Government Liable For Negligent Estimate, Court Rules

The government’s use of specifications within a contract carries an implied warranty that the specifications are free from errors. When a contractor is misled by the erroneous specifications, the contractor may seek recovery through an equitable adjustment to the contract. But what happens when the government seeks services through a requirements contract and is simply negligent in estimating its needs?

A recent Federal Circuit decision, Agility Defense & Government Services, Inc., v. United States, No. 16-1068 (Fed. Cir. 2017)  finds that a contractor may be able to recover damages in such instances under a negligent estimate theory.

The underlying contract at issue in Agility Defense was a requirements contract whereby Agility agreed to dispose of as much surplus military property as required by the DLA Defense Reutilization and Marketing Service (“DRMS”). While DRMS had historically performed the underlying services, in 2007, DLA determined it needed help to sustain the workload, and decided to solicit outside contractors.

During the solicitation period, DRMS issued several amendments relevant to the anticipated workload and costs. Amendment 002, issued in February 2007, directed offerors to a website containing DRMS workload history and inventory levels. DRMS updated its website biweekly to reflect line items received, scrap weight, and scrap sales during the prior weeks. Amendment 004, issued in June 2007, stated, “[w]e anticipate an increase in property turn-ins.” The amendment also added clause H.19, which notified contractors of possible significant workload increases or decreases and provided a process for the contract to renegotiate the price in the event of a 150% workload increase when compared to the previous three months. The following month, DRMS issued Amendment 007, which projected a stable workload for the first two years and then workload decreases for option years three through five.

Agility, one of three offerors, received notice of award in November 2007, and was issued its first task orders in early 2008. These task orders incorporated a workload baseline derived from the same website referenced in Amendment 002. Upon starting performance, Agility quickly fell behind after inheriting a backlog of approximately 70,000 line items and a larger volume of line items than anticipated. In response to DRMS’s performance concerns, Agility  increased its staffing by 50%. After issues arose concerning the increased workload and interpretation of clause H.19, the parties modified clause H.19 to allow for a price adjustment if the workload increased by more than 25% above monthly averages.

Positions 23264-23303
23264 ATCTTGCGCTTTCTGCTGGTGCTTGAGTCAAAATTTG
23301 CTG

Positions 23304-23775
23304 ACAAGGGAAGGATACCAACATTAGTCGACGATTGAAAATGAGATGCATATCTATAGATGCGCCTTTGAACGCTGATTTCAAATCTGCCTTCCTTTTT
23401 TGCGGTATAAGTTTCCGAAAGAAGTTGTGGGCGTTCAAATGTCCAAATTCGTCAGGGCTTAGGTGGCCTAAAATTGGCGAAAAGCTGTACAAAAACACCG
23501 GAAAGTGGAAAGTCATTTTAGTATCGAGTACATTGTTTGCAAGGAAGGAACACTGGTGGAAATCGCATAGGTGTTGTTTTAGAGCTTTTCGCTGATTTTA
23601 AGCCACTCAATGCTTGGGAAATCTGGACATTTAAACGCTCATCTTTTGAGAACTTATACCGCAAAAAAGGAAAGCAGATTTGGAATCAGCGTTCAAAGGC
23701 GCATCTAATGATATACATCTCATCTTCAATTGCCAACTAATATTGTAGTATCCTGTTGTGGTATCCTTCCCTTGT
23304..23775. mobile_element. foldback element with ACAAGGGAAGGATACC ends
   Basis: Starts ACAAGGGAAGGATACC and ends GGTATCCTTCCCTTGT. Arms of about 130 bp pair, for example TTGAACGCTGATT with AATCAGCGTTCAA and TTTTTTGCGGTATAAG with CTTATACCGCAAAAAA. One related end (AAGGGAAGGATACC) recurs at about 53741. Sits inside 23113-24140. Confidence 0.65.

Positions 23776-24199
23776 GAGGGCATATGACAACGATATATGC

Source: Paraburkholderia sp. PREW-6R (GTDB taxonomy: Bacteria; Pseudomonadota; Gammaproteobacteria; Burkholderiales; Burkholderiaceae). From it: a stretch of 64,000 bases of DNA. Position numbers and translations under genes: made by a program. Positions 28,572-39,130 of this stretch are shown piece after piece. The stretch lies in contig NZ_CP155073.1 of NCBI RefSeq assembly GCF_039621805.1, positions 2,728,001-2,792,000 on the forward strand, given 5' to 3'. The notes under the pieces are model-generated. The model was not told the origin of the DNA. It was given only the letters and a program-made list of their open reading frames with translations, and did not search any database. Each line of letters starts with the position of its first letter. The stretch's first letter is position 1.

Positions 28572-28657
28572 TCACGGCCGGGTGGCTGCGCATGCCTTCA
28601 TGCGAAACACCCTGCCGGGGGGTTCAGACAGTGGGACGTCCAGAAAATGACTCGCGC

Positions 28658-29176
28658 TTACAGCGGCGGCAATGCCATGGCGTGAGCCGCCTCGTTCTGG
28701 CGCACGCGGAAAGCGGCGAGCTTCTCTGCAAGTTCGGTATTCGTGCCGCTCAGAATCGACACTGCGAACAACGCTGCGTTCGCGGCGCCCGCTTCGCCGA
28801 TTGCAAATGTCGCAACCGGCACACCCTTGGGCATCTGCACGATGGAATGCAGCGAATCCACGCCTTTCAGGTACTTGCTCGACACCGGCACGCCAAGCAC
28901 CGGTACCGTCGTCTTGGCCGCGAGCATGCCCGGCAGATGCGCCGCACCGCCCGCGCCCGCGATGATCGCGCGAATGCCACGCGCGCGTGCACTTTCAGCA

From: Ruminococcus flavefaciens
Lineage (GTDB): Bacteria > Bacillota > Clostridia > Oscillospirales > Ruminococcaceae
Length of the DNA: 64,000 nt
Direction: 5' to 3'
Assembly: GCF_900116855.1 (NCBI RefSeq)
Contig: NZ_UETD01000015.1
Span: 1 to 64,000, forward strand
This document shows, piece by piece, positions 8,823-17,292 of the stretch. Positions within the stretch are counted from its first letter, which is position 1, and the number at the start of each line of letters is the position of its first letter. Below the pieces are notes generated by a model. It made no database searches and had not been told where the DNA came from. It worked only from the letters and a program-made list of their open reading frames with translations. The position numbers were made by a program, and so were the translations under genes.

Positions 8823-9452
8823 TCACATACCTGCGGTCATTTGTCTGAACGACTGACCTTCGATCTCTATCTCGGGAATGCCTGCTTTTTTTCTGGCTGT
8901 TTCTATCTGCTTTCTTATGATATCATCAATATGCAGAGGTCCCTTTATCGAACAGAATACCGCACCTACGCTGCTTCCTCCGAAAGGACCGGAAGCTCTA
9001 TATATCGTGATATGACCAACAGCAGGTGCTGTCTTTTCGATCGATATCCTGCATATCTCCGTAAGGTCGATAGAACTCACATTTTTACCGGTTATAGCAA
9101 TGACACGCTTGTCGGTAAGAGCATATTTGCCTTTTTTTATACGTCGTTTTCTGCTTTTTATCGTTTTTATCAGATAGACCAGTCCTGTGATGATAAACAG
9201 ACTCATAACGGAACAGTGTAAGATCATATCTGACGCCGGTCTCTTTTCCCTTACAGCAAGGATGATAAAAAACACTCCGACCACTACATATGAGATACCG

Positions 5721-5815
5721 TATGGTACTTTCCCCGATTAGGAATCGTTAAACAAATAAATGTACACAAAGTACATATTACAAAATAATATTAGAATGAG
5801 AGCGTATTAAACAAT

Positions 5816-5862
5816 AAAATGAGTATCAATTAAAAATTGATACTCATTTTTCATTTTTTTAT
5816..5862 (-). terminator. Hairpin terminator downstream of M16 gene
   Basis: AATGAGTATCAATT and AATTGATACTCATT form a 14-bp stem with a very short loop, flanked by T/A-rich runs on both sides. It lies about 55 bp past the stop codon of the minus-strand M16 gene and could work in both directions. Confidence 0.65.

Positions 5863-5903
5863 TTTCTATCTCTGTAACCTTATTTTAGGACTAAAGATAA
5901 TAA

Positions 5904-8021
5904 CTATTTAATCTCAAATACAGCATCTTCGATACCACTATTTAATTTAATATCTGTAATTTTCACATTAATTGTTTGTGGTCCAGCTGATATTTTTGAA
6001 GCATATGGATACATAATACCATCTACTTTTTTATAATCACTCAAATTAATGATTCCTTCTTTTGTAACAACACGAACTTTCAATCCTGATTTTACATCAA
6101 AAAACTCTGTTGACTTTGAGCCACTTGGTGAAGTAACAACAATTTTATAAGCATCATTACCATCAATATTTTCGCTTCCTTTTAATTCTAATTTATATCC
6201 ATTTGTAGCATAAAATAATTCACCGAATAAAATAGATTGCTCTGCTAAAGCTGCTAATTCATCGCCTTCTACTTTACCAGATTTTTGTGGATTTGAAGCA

The contract was terminated for convenience in June 2010, and Agility filed a claim to recoup the increased costs of performing the contract. After DRMS awarded only a fraction of costs claimed, Agility pursued its claim in the Court of Federal Claims. The court denied Agility’s claim, finding DRMS’s conduct was acceptable because it provided Agility with “reasonably available historical data.” Upon appeal, the Federal Circuit court disagreed.

In finding DRMS’s estimates unrealistic, the court noted that to prove the government negligently estimated its requirements contract needs, “the contractor must show by preponderant evidence that the government’s estimates were ‘inadequately or negligently prepared, not in good faith, or grossly or unreasonably inadequate at the time the estimate was made.’”

By way of background, for requirements contracts, FAR 16.503 requires contracting officers to provide offerors with a “realistic estimate” of the workload. The FAR caveats this requirement with the following terms:

This estimate is not a representation to an offeror or contractor that the estimated quantity will be required or ordered, or that conditions affecting requirements will be stable or normal. The contracting officer may obtain the estimate from records of previous requirements and consumptions, or by other means, and should base the estimate on the most current information available.

In Agility Defense, the court held that the Court of Federal Claims’ decision was “clearly erroneous” because it ignored that DRMS had provided both historical data and requirements estimates in Amendment 007, and the historical data was not “the most current information available.” Since Amendment 007 projected stable and then declining scrap weight, DRMS estimated that property turn-ins would be constant and then decline.

Furthermore, the court found that providing historical data was not per se reasonable. Since DRMS possessed not only is historical requirements, but also information concerning its anticipated requirements, DRMS was aware of an anticipated surge in workloads. Thus, DRMS could not rely on the fact that it provided historical workload data to satisfy the requirements of FAR 16.503. While “DRMS was not obligated to guarantee the accuracy of its estimates or perfectly forecast its requirements,” DRMA was negligent in not providing Agility was a realistic estimate.

Agility Defense shows that the government is given much latitude in estimating its needs under a requirements contract. However, this is latitude is not unlimited. Where the government’s estimates are unrealistic and not based on the most current information available, a contractor is not left to bear the risk.